We observe that for purposes of our analysis no distinction need be drawn between the independent contractor, the position of the plaintiff here, and the at-will employee, the position addressed by nearly all the relevant law. While important differences between the independent contractor and the salaried employee surely exist (see generally, 3 N.Y. Jur 2d, Agency and Independent Contractors, §§ 322-335), they are not material to the question before us (cf., Price Paper Twine Co. v. Miller, 182 A.D.2d 748). Whether one identifies Zellner as an at-will employee or an independent contractor, he was paid for the work he did and had no contractual expectation of anything more, and that is what matters.
We agree with the plaintiff that in New York, as elsewhere, a promise to refrain from competition is unreasonable and unenforceable where the promise is not ancillary either to a contract for the sale of a business or to existing employment or a contract of employment (see, Paramount Pad Co. v. Baumrind, 4 A.D.2d 944, affd 4 N.Y.2d 393; 54 Am Jur 2d, Monopolies, Restraints of Trade, and Unfair Trade Practices, § 514; Annotation, Validity and Construction of Contractual Restrictions on Right of Medical Practitioner to Practice, Incident to Sale of Practice, 62 ALR3d 918; Annotation, Validity and Construction of Contractual Restrictions on Right of Medical Practitioner to Practice, Incident to Employment Agreement, 62 ALR3d 1014). We believe, however, that at-will employment qualifies as a relationship which will support a restrictive covenant. This type of employment is certainly an acceptable arrangement in New York, and — of interest to us here — the Court of Appeals has declined to expand the employee's remedies after being discharged even where that discharge arguably was motivated by bad-faith concerns or had a powerful adverse impact on the person terminated (see, Sabetay v. Sterling Drug, 69 N.Y.2d 329, 335; Murphy v. American Home Prods. Corp., 58 N.Y.2d 293). We thus conclude that, as an "existing employment", the relationship between the plaintiff and defendant formed the context in which the employer could legally seek a restrictive covenant, even though a claim of bad faith on the defendant's part has been made and the plaintiff's fear of the effect termination of his employment would have on his family meant that he had little choice but to accept.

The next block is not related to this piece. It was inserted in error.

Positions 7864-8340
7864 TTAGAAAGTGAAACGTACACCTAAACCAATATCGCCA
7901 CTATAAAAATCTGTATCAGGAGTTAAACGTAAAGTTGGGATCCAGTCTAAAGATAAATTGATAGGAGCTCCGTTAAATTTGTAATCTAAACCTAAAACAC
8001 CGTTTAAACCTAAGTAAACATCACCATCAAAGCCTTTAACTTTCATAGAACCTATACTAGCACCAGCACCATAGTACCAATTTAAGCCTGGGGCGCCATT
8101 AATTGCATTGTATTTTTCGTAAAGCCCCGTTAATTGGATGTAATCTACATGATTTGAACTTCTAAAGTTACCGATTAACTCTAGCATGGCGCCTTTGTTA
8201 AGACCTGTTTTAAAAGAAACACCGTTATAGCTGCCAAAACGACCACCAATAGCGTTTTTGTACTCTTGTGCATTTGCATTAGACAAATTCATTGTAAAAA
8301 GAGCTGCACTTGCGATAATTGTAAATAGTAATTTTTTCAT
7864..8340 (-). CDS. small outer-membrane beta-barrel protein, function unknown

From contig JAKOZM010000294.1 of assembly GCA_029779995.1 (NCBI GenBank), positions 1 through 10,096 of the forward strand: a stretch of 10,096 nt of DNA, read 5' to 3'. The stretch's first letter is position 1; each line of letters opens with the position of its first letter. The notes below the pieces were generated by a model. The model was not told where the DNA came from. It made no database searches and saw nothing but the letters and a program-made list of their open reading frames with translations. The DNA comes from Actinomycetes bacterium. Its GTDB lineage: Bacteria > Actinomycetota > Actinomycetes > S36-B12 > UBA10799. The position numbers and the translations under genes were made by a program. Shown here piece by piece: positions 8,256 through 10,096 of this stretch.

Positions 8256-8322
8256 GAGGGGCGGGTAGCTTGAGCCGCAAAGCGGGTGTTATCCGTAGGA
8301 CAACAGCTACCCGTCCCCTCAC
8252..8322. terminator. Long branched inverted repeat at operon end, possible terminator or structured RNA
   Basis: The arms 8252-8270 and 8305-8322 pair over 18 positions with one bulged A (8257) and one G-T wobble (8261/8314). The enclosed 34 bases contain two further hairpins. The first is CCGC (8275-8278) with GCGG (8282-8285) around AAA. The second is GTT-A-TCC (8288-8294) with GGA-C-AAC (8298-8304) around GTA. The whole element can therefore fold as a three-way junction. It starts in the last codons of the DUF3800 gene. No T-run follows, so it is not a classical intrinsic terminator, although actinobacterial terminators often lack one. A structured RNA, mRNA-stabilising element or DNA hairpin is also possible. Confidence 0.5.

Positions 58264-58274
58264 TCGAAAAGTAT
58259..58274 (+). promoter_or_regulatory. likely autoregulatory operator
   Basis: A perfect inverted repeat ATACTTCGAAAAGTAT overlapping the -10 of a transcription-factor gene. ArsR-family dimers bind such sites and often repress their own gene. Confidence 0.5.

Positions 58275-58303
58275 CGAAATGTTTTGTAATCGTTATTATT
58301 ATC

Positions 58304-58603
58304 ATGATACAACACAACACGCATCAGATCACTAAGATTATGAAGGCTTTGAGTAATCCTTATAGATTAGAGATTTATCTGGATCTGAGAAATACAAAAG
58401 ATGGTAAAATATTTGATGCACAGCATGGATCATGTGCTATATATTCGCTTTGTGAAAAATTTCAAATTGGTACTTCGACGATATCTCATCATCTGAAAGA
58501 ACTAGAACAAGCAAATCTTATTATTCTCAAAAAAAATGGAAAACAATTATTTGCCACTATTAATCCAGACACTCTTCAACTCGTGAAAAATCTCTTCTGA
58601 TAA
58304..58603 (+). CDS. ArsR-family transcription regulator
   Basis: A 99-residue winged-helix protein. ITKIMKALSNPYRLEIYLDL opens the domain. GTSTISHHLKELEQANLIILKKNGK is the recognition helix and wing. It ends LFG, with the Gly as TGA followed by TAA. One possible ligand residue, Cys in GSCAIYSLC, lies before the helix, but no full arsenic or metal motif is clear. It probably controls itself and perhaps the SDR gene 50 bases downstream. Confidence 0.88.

We reject the plaintiff's contention that there was no valid existing employment because his underlying "contract" with the defendant was unenforceable. He makes this claim based upon the defendant's unfettered ability to unilaterally change the rate of compensation and other elements of their financial relationship, citing Triple D E v. Van Buren ( 72 Misc.2d 569, 571). This is essentially a "straw man" argument because it presumes the existence of an employment contract, while at-will employment by its nature involves no formal contract of employment at all (see, Restatement [Second] of Contracts § 188, comment g). Consequently, we do not believe that findings made by the Supreme Court in Triple D E, a case involving a written contract containing a restrictive covenant, are relevant to the validity of the covenant at issue here. There the court found the entire contract unenforceable and thus the covenant fell with it.